After testing and assessment, the PUI gets registered in local health system’s monitoring and surveillance system, and quarantine/follow-up care/continuous monitoring begins without the patient having to leave home or create exposure risks for self/others. When test results are received, they are communicated back to the patient by the local health authorities and a continuing care plan is implemented.

SUMMARY

Utilizing local health workers to conduct on-demand, in-home testing for suspected coronavirus cases could prove vital in:

  • Keeping local 9-1-1 systems from being overwhelmed by calls from high-risk, non-acute patients, and
  • Reducing exposure risks to the first responders and hospitals who are needed to attend to acute conditions

Three major bottlenecks still exist to making this model possible:

  1. Communities will need to be able to recruit and train enough health workers
  2. PPE will have to be readily available to them
  3. Labs will need to be able to process the tests

If/when these bottlenecks are overcome, we believe the central premise remains true:

If the spread of coronavirus continues on its same trajectory, local 9-1-1 systems will soon be overwhelmed by high-risk, non-acute callers. These persons need to be tested, but not in the hospital, and not by the limited EMS professionals who are currently responding to acute, life-threatening emergencies.

If you’d like to learn more about how the Beacon Emergency Dispatch Platform could help your community reduce the strain on your 9-1-1 system, please contact us at [email protected] to set up a demo.

FOOTNOTES

  • [1] Read about a similar program we’ve implemented with the University of Florida in Haiti using the Twilio Flex platform.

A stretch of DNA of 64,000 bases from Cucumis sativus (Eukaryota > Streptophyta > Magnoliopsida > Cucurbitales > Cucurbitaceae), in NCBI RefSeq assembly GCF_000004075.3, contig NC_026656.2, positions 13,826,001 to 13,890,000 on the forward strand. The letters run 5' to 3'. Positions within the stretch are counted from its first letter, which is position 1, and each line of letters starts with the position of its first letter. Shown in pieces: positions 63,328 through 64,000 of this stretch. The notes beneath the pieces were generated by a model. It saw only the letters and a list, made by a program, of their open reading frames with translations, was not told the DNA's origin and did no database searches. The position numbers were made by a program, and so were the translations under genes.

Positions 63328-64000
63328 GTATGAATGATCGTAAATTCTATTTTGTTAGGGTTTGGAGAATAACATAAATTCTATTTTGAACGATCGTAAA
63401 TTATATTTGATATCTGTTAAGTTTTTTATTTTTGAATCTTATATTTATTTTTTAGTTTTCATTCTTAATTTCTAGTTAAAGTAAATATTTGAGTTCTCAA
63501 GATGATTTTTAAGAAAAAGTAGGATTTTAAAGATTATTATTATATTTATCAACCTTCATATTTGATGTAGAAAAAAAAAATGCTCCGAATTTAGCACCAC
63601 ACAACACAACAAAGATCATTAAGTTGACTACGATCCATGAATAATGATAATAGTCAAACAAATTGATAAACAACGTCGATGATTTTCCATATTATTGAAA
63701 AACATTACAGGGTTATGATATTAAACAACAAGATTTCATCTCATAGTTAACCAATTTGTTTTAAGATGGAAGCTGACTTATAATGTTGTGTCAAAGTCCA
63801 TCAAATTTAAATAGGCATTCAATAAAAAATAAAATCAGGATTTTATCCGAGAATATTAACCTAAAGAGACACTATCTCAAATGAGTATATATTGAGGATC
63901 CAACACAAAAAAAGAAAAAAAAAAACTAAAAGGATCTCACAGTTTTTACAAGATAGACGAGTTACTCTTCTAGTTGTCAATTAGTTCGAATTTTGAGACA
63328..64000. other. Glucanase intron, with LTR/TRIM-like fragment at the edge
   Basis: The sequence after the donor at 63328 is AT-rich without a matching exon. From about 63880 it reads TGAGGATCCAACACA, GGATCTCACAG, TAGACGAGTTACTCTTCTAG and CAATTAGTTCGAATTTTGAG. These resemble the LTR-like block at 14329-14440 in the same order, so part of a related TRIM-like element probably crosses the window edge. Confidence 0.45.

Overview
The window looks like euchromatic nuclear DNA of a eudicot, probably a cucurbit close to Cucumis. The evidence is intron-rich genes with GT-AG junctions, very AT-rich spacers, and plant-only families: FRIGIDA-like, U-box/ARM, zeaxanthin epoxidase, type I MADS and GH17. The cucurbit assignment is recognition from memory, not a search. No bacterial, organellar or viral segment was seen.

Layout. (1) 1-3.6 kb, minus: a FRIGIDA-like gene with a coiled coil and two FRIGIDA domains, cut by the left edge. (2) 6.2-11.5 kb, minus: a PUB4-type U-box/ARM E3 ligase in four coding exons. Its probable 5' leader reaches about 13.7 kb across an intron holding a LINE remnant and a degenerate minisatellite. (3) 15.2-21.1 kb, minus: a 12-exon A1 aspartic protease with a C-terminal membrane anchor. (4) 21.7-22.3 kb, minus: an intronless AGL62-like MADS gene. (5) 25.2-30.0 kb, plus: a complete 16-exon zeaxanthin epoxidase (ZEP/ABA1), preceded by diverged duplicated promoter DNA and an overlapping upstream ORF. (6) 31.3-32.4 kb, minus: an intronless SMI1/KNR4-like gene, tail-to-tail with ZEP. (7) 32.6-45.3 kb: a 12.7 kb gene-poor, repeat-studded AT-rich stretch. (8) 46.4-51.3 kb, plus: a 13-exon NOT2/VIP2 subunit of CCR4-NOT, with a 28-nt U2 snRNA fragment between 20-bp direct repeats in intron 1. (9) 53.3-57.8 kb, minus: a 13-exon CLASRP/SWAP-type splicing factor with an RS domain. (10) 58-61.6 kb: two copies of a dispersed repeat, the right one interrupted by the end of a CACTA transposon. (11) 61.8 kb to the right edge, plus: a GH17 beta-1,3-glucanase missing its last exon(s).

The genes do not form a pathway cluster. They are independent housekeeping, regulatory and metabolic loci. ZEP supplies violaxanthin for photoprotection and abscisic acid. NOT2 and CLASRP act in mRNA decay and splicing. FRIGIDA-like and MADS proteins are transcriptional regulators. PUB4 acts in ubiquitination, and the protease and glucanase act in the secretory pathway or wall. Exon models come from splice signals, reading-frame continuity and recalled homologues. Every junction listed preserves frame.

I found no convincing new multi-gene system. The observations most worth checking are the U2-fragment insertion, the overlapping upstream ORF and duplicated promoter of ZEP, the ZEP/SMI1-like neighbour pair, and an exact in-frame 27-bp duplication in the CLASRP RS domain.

• [2] See: CDC’s Interim Guidance for Emergency Medical Services (EMS) Systems and 911 Public Safety Answering Points (PSAPs) for COVID-19 in the United States; and Alberta Health Services COVID-19 Self-Assessment
  • [3]Wait. There’s a global shortage of PPE. Doesn’t that make this whole thing irrelevant?” For the time being, yes, that’s possible.. There have been suggestions that post-exposure coronavirus survivors could provide a pool of “immune” candidates, but the CDC recently reported that, “The immune response to COVID-19 is not yet understood. Patients with MERS-CoV infection are unlikely to be re-infected shortly after they recover, but it is not yet known whether similar immune protection will be observed for patients with COVID-19.” We hope sufficient PPE will be available again on a widespread basis, and when it is, healthcare systems should be ready to involve non-EMS health workers in the testing of suspected coronavirus cases.
  • [4]Why Beacon? Why not some other ride-sharing app or messaging app?” It’s a good question. The short answer is that this is exactly the niche dispatching scenario that Beacon was designed for – i.e., when 9-1-1 is overwhelmed (or doesn’t exist) and health workers from within the community need to be deployed and coordinated to fill in the gaps. It’d be one thing to say, “We have a ride-sharing app that you could refashion for coronavirus testing.” But it’s another thing to say, “We have an end-to-end call intake and dispatching solution for community-based health crisis response.” As for messaging apps, they’re just not appropriate for large-scale/high-volume response systems, and they provide little in the way of documentation or reporting options.
  • [5] We are aware that the availability and capacity of appropriate laboratories to run and process tests for coronavirus are currently limited. We are hopeful that also changes.